Duration:00:26:10

The three-letter-word that rocked a nation

3/27/2018
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In 2012, a little known Swedish press published a children’s book that sparked a nationwide debate. The debate wasn’t about the plot of the book, nor the pictures, but concerned a three-letter word used by the main character of the story. That word was the relatively new, gender neutral pronoun “hen.” Traditionally, Swedish does not have a gender neutral pronoun for people. "Hen" tapped into an ongoing conversation in the country was already having about gender and equality.This week on...

Duration:00:29:21

A British Mx Tape

3/19/2018
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The UK is obsessed with honorifics. Remember, this is the land of Barons and Earls and Ladies and Sirs and the ultimate HRH, "Her Royal Highness." But even if you can't claim HRH, selecting "Mr." or "Mrs." or "Miss" is a standard part of filling out many forms and documents. Very often these titles are gendered. But what if you don't identify with either gender? Or what if you don't want to reveal your marital status? Some folks are trying to ensure that you don't have to be a doctor or a...

Duration:00:27:24

The secretive language of pro wrestling

3/9/2018
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In 1984, the professional wrestler “Dr. D" David Schultz smacked the TV journalist John Stoessel to the ground backstage at Madison Square Garden. Why? One word, kayfabe. If you’ve never heard of the word “kayfabe,” don’t worry. This week on podcast we throw on some tights and get into the ring to explore a word you were never supposed to hear. Plus, there's a lot of excellent, throw-back wrestling tunes.

Duration:00:32:39

Could Neanderthals talk?

2/21/2018
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Humans are the only creatures on Earth that can choke on their own food. Yes, that’s right. Because we have funky plumbing. There’s a crucial split in our throats – one path that leads to the esophagus and the stomach, and another that leads to our larynx, or voice box. Why would humans have evolved such potentially fatal architecture? Some experts say the reason is speech, suggesting speech might pre-date Homo sapiens, going back to Neanderthals, or even Homo erectus, our likely ancestors...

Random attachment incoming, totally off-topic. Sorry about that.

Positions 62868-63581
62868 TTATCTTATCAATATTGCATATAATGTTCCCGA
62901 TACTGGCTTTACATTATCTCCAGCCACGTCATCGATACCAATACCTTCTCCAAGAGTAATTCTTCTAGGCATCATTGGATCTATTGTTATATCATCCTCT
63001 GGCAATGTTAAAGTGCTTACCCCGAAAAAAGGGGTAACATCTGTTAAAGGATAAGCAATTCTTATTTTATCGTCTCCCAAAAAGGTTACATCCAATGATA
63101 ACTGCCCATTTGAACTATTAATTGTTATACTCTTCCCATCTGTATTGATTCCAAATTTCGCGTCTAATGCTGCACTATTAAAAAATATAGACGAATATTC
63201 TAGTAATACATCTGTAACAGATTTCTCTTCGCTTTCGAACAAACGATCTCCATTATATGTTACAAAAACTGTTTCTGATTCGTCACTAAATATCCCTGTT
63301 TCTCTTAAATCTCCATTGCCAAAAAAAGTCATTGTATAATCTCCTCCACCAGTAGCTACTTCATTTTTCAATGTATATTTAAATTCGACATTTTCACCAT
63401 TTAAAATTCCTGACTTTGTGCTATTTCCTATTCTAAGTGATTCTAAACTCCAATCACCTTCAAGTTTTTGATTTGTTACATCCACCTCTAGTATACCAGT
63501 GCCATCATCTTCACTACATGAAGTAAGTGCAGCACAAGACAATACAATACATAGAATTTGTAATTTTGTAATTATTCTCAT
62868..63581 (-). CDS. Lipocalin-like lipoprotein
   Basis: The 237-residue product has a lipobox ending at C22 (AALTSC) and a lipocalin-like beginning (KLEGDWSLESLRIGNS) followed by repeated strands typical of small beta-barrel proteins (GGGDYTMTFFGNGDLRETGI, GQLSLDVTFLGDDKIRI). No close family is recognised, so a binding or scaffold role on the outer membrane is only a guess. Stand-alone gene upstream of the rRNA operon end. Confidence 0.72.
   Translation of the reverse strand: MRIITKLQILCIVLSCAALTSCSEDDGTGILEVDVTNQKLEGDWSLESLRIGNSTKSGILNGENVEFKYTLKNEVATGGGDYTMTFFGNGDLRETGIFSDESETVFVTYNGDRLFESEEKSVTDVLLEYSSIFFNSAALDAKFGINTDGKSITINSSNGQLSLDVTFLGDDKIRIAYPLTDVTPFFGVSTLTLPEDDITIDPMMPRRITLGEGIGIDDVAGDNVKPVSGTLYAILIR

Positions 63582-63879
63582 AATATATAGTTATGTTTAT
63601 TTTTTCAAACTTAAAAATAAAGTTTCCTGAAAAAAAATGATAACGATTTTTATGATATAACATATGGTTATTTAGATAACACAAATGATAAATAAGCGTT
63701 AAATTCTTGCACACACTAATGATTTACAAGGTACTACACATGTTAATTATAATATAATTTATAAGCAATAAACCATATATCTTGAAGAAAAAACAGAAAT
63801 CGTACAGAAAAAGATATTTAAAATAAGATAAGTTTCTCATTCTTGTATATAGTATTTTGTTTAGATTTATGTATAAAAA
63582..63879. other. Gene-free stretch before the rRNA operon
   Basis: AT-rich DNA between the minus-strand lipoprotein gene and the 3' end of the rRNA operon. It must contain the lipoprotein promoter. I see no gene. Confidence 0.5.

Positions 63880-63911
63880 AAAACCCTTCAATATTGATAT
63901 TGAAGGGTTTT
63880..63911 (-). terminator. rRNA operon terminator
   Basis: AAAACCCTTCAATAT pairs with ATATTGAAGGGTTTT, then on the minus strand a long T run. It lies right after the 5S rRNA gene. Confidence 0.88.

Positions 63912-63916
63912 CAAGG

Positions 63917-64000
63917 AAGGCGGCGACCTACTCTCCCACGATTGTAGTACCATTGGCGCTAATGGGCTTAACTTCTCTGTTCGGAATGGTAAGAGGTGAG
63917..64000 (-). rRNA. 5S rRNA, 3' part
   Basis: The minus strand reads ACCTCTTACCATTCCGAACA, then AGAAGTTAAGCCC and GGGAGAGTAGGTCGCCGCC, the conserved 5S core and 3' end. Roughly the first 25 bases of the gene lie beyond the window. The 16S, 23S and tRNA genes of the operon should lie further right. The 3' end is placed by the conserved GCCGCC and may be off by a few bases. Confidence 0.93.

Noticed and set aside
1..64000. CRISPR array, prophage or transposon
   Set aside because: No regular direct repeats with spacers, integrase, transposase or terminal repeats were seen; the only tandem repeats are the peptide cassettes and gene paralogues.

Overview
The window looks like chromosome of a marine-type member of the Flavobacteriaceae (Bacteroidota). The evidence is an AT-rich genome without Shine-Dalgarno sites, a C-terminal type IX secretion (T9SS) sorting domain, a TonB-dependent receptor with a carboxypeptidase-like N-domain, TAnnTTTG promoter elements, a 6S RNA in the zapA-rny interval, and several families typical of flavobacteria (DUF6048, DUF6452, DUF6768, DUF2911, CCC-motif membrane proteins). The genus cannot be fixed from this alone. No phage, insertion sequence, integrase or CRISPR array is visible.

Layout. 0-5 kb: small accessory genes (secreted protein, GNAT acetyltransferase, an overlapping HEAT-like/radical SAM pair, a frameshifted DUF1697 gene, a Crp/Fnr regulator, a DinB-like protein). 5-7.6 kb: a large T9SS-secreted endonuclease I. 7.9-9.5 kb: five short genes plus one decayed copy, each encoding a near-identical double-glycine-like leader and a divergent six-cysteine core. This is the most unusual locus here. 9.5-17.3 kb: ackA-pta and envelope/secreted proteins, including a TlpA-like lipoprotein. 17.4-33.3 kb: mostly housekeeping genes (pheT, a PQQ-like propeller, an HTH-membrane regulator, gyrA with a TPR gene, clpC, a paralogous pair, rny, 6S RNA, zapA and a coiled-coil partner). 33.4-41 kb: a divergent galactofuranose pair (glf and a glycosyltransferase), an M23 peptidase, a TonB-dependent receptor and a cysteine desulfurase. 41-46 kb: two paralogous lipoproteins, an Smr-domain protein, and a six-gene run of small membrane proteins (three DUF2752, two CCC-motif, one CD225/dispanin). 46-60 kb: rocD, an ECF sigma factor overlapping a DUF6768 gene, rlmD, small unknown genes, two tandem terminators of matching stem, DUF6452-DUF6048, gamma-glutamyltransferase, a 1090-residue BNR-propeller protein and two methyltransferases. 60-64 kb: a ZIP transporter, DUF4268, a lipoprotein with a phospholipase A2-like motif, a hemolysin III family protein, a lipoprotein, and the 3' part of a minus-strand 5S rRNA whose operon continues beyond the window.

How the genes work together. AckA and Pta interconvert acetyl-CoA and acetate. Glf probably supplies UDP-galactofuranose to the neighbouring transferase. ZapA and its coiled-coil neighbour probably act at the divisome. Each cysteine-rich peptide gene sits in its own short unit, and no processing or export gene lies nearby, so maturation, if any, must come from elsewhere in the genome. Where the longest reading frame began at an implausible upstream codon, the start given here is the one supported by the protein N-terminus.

Duration:00:23:04

The rules of bilingual love

2/13/2018
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He wrote to her mainly in Swedish, and she replied in Finnish. The correspondence of "Finlandia" composer Jean Sibelius and his wife Aino is funny and touching. And their letters are a goldmine for the study of code-switching.

Duration:00:23:13

Ivanka, meet Stalin

1/30/2018
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In which we hear from another Ivanka, another Stalin and another Lenin. Ivanka's brush with fame came thanks to Donald Trump's carelessness on Twitter. But Stalin and Lenin were purposely given their names, by parents in the Indian state of Kerala. Do they have a date with destiny?

Duration:00:28:25

Losing your accent

1/12/2018
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English is spoken with countless accents by both native and non-native speakers. But a hierarchy persists: there are 'good accents and 'bad' ones. So whether you're from Thailand or Tennessee, you may want to get rid of your accent. We hear from a few such people, and from someone who has no interest in changing his accent.

Duration:00:18:30

The words of 2017

12/20/2017